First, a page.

month on the road, and Magali is in Italy.
are some extracts from her journal, edited and translated from the French by
"6 August. I spend the morning scraping Aramis’s pack and putting felt wedges on it, so as to improve its contact with the mule’s back. This evening, when I see what improvements have been made, I’ll fine-tune the results. Taking off at midday, I ride along a superb road. A stiff climb, a difficult descent, and here I am at Dieulefit. But where am I to sleep?
cross the town on the main road – the mule in one hand, the horse in another,
and my nose in the map… when a
car stopped. “You’re not that
horsewoman riding around the world, are you?”
“No, I’m going to China.” “Oh
yes. I read about you in the newspaper, come to my place, I’ve got feed, a
park and water for the horses.”
was more than that: a park, feed,
shelter and a mattress to sleep on, supper, breakfast and a lot of kindness…
everyone around put themselves out to welcome me.
The altitude dropped 3,000 feet in
one stretch – these are real mountains. The
horse is tireless. I
must have climbed more than 2,000 feet while still in the saddle, and I didn’t
feel guilty because he was so keen. The
mule tries to follow and, while climbing, I have to hold the horse back.
After climbing, the descent…
Good weather at last. Finally
I can pack away a dry tent. The
countryside sparkles, I can hear a church bell, dogs bark, a donkey brays, and
far off I can hear some cars. After
a large breakfast, I repair the pack – the ropes which hold the padding in
place had loosened – then I break camp and take the road for Lus la Croix
am astonished at the way the horses manage to follow a small track, struggling
upwards towards the Lus Pass on a narrow, stony river-bed, and over the period
of an hour Cysko and Aramis discover the difficulties of travelling in the
mountains – and learn rapidly. OK,
it’s time to find a good track, as the effort of concentrating is tiring for
us all. A forest trail leads us to
the Pavier farm, 5,000 feet up. This
was a working farm until about 20 years ago, and is now open to travellers, with
lots of grass and perfectly ripe cherries at this time of the year.
equines behaved so well during the hard climb that I rather overestimated their
abilities. We set off among some
rocky slabs, sliding down the 45 degree slope.
We had to get down a six-foot drop to get across the river.
The horse fell, but did not hurt himself. Before I could stop her, the mule went too, too sure of
herself. She too fell, and wounded
herself on the thigh, just enough to make her limp. I carried on, only to find the path totally blocked by a tree
– I had to return to the river. I
tied the horse up so as to lead the mule across.
He got excited, tore away from the tree to which he was tied, and fell
down onto his back six feet down in a ravine.
He was more afraid than hurt – suddenly he was well-behaved… for half
No problems today. I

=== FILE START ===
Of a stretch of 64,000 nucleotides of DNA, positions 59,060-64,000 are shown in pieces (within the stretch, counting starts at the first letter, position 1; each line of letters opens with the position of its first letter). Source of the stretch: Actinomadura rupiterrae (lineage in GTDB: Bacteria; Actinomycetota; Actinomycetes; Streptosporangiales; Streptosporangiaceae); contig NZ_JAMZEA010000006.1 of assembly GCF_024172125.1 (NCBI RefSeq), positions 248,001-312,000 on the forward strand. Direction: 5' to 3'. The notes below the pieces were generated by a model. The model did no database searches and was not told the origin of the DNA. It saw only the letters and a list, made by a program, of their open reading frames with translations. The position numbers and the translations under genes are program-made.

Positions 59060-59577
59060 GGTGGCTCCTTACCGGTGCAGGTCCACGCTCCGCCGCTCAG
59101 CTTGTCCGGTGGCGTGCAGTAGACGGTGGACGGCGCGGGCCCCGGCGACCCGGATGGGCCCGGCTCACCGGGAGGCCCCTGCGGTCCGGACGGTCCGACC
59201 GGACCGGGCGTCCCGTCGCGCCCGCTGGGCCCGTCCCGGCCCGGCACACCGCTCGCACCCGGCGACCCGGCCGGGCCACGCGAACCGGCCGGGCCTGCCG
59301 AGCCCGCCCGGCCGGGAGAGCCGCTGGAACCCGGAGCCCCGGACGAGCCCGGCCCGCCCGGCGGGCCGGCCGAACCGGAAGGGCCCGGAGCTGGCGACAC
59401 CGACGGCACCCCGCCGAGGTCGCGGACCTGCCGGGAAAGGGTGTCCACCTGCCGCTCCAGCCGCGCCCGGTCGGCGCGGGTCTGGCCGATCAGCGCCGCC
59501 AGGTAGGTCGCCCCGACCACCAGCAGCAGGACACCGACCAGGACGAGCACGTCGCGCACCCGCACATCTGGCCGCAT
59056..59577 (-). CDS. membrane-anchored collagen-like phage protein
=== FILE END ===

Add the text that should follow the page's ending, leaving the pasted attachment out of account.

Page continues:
followed the Drac river as far as Orcičres,
then attacked the mountain, firstly among the trees and then beneath the ski
lifts. The mule is still a bit
obstinate, but she’s better. We
slept, as planned, 6,000 feet up. The
view over the mountains is spectacular.
It is 8 p.m., the sky is blue, the horses are eating, and I am in the tent writing my notes. I sip appreciatively the tea I had made with such care. The sun is going to bed, and so am I."
The Long Riders' Guild had not heard from Magali for a while, but recently received the following message from her support team, who went out to join Magali for the New Year.
Magali’s support team, have just returned from Slovenia where we spent a few
days with her.
is at the top of her form, sparkling with hope and in perfect health, she has
even succeeded in putting on a few pounds, which she blames on Italian cooking!
As for her morale, it is as lofty as the Slovenian mountains – very
high! Regardless of rain, cold,
snow, growling bears, howling wolves, the journey will continue, there is no
question of turning back.
found the horses in excellent form too. Cysko
has really changed, he is slimmer (I hasten to add he has only lost some
superficial fat, and there was some to spare) and has become very muscular,
although not quite the Silvester Stalone of the Balkans, I’m glad to say,
although he seems to be wider in the chest!
for the mule, she is much less wild – she will even allow her owner (but only
her owner, I can confirm this!) to scratch her ears – and is a willing
creature. In short, Magali is very
pleased with her.
pack is now working well (the balance of the weight and an end to sores) and so
Magali does not have to worry about that. The
mule is carrying 70 kilos (about 140 pounds), which is the weight Magali
considers to be the maximum in view of the size of the animal and the work she
is expected to do, particularly in the mountains.
had a wonderful week with Magali in a magnificent country:
mountains, fir trees, lakes and rivers, limestone rocks, chasms and
grottos, to say nothing of the wildlife, which is numerous and varied (even
bears, which we were aware of around our campsite;
luckily the Slovenian bears seem quite gentle…).
Our welcome was extraordinary, too, as we were put up by a Slovenian
horse association, Lovenc, who are horse-lovers and fans of the Far West!
The president really put himself out for us – he not only opened up his
house to us but also took us around to see the region – wonderful!
We saw in the New Year with our hosts in the “Saloon” in an amazing
cowboy atmosphere, which was also a time of relaxation and exchanges….in spite
of our respective limitations in the English language!
short, everything is going well! We
have all had our batteries recharged, having come back with some new articles
about Magali Pavin’s fabulous journey!
Aurore, Terres et Cultures"
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